I love watching them grow and learn each year.  In the midst of the daily grind of the school year, it is easy to miss the progress.  Taking time to look back and reflect allows me a chance to see how far they have come.  And laying out specific goals allows us to stay focused on where we are headed.  And always I try to stay focused on the fact that they don't have to learn everything in one year, or even when they are young.  They will repeat so much of the same information in high school.  If we are struggling in an area, we work on that area over the summer more intensely, but always recognizing that those character issues and study skills issues are the most important in the younger grades to prepare them for high school.

Classes and planning assistance

If you are local and have a middle schooler or high schooler, I am going to be offering some classes again this summer and next school year.  All the details are on this site Courses Available.  Let me know if I can help you!

I also do essay grading and lesson planning on an individual basis, and would be happy to help you with your homeschooling needs!  Just email me if I can help!

Sunday, March 30, 2014

High School History and Literature

For high school, we combine history and literature WTM style into a great books course which covers the full 4 year cycle.  I start with the basic reading list given in the WTM for each year.  I then modify this list somewhat to include more world books instead of solely western literature, as well as adding in a few books that I think are valuable.  I think anyone could stick strictly to her list and do very well.  My son is also a very quick and strong reader, and typically reads a work each week.  If your student is a slower reader, you might want to drop some books to allow more time with each piece.

Our typical week looks something like this:  Monday-he reads the background reading relating to the time period and culture we are studying.  We use a variety of college textbooks for this purpose and chose from them if the subject is US, World, or European focused.  My son will write an outline about the chapter he is reading, read further regarding the rest of the world during that period in the Timetables of History, and enter any important dates on his timeline book.  He will also read some biographical reading about the author we are reading for the week.  He then uses this background reading, as well as the biographical reading, to write a 1-2 page summary about the full background to the piece we are studying.  Then he will jump into reading the text.

Tuesday:  He will read some relevant primary source material from the time period we are studying.  There are great sourcebooks out there and available, as well as easily accessible sourcebooks online, such as this one.  He also continues reading the text for the week.

Wednesday:  Mostly just reading the text, taking notes.

Thursday:  We have a set discussion time on Thursday.  We have been blessed to have a close friend follow our reading list along with us and come and discuss the text together with us.  We discuss the context, as well as literary aspects of the text including theme, tone, characterization, style, etc.  If you want to follow a similar approach, but need help preparing this discussion, I personally love the Stobaugh books which will provide you with discussion questions, etc, for a range of books.  You can also find Great Books summaries and commentaries in print and online to do your research and make sure all important aspects are covered in the discussion.  Ideally you will have read the text as well, but even if you haven't been able to, it is very possible to lead a solid discussion with some preparation.  It is important to let the discussion be Socratic and organic, rather than lecture based.  I really enjoy hearing the thoughts these two teenagers have about what they are reading, and our discussion of the literature naturally leads into good historical discussion, as well as interesting comparison and contrasts.  At this time, I will typically assign him some kind of relevant essay.  Often I draw from AP World History or AP English Literature essay questions to give him good solid practice in those types of essays.  I try to sprinkle in AP multiple choice throughout the year as well.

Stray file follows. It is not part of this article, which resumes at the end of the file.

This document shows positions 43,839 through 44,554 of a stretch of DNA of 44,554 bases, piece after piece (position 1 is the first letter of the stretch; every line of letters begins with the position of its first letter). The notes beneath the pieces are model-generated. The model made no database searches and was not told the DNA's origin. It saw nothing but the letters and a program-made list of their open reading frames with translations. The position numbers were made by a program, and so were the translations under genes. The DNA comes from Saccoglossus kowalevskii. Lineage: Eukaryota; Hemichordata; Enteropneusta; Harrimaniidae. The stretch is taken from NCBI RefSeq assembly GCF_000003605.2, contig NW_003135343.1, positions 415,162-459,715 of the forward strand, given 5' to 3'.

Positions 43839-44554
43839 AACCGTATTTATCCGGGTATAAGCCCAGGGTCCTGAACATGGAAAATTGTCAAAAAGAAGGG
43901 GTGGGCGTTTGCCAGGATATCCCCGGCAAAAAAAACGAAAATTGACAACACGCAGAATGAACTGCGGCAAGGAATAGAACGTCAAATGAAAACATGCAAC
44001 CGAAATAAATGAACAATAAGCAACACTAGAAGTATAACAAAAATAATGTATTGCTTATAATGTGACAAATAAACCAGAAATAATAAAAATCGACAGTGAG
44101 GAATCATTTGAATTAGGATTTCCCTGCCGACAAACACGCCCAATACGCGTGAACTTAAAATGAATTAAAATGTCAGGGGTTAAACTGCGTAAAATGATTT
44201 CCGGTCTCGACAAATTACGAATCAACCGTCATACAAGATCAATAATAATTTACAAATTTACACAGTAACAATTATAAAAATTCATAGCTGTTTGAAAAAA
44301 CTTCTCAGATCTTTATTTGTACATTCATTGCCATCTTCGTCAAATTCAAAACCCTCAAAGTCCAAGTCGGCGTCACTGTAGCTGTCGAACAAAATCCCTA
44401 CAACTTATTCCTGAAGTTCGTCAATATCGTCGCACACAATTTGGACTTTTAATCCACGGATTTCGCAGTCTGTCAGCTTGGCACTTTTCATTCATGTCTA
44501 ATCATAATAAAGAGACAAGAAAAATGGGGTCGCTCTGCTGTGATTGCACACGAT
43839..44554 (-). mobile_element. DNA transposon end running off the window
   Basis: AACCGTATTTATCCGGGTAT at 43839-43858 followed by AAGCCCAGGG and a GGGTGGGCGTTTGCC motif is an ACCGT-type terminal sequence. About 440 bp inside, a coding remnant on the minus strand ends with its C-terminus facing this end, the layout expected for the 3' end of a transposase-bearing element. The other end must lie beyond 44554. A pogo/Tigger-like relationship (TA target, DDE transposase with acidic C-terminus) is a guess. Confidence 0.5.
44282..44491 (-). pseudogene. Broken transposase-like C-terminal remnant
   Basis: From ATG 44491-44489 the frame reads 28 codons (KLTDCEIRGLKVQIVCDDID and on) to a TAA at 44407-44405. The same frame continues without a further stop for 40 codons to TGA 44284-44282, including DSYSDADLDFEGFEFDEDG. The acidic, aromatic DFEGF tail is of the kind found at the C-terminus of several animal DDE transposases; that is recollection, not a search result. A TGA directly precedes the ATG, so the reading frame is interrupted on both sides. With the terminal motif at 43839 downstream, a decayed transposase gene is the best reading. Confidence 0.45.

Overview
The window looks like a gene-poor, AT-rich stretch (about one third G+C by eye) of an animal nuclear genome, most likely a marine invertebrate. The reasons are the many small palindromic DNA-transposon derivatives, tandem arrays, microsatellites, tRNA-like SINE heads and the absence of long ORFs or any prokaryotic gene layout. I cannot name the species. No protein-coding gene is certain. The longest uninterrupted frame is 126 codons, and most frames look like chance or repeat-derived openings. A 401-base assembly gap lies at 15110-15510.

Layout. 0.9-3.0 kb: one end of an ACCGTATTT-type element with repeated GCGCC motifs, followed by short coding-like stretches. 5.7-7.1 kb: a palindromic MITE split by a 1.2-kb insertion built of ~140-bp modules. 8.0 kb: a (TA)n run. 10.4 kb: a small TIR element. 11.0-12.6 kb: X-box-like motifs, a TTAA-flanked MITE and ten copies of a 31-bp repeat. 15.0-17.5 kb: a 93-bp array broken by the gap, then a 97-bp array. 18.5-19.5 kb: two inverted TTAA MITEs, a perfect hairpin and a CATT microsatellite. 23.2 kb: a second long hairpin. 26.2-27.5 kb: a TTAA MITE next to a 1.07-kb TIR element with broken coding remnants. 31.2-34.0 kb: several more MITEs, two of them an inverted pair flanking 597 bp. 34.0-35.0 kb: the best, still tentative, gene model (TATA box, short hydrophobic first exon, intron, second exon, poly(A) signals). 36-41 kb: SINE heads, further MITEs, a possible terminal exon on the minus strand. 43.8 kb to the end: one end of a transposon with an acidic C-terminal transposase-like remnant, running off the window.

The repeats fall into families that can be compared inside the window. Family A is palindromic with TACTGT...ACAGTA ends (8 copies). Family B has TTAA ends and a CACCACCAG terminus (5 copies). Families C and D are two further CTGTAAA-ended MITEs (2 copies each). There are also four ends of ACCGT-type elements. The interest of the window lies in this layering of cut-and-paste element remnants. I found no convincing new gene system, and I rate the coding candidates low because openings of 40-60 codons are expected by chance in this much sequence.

Friday:  Friday is spent finishing and polishing his writing and giving feedback on his weekly essay, as well as getting a jump start on the next week's text if it is longer.

That's our basic process.  If you would like copies of my plans for high school history and literature years 1, 2, or 3, contact me.  I am available to share my plans or to write personalized plans for you for any grade with reading and writing assignments for a donation to my son's exchange student fund.  ;)

11th grade

Our plans for 11th grade are somewhat modified because my oldest will be in France for part of the year as an exchange student.  I'm thrilled he will have the opportunity to really establish his language skills while attending a high school in France and living with a French family for 3 months.  If you are interested in a similar experience for your high schooler, or if you are willing to host a student from another country, read more here and contact me!

History and Lit:  continuing our great books approach.  We will be in year 3 and using a modified version of the well-trained mind reading list for year 3.  He will also study for and take the AP US History exam.  

Thesis:  He will complete an extended junior thesis this year.  In 9th and 10th, he completed a standard research paper.  His project this year will be longer and more involved.  Details of how to do a junior and senior thesis can be found in the WTM.

Math:  Math U See

Science:  dual enrollment Biology
                He will also work through Astronomy a Self-teaching guide so as to not skip the astronomy year altogether, but I won't include this work on his transcript

Language:  Stewart English books 1 and 2
                    IEW's Succeed on the AP Lit Exam (testing at the end of the year)

Electives:  French 3 (credit from 3 months in France)
                  Latin 4-online with Henle
                  Russian--with Pimsleur and Russian in 10 minutes a day
                  Apologetics through NCFCA Speech and Debate
                  Art-continue with the Annotated Mona Lisa and the Story of Painting for art from year 3, as well as studying sculpting
                  Music-Classical Music 101 (1st half)
                  American Government-dual enrollment